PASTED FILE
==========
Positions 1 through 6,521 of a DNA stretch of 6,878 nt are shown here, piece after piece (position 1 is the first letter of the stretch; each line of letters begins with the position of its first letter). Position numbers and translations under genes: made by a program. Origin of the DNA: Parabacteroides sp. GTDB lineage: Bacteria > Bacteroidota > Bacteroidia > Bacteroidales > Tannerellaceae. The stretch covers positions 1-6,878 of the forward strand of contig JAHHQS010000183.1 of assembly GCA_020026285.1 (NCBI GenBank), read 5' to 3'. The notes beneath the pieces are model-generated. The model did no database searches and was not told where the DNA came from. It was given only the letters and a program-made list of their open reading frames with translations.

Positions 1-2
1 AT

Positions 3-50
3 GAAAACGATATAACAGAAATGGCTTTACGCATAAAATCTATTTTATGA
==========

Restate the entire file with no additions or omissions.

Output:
Positions 1 through 6,521 of a DNA stretch of 6,878 nt are shown here, piece after piece (position 1 is the first letter of the stretch; each line of letters begins with the position of its first letter). Position numbers and translations under genes: made by a program. Origin of the DNA: Parabacteroides sp. GTDB lineage: Bacteria > Bacteroidota > Bacteroidia > Bacteroidales > Tannerellaceae. The stretch covers positions 1-6,878 of the forward strand of contig JAHHQS010000183.1 of assembly GCA_020026285.1 (NCBI GenBank), read 5' to 3'. The notes beneath the pieces are model-generated. The model did no database searches and was not told where the DNA came from. It was given only the letters and a program-made list of their open reading frames with translations.

Positions 1-2
1 AT

Positions 3-50
3 GAAAACGATATAACAGAAATGGCTTTACGCATAAAATCTATTTTATGA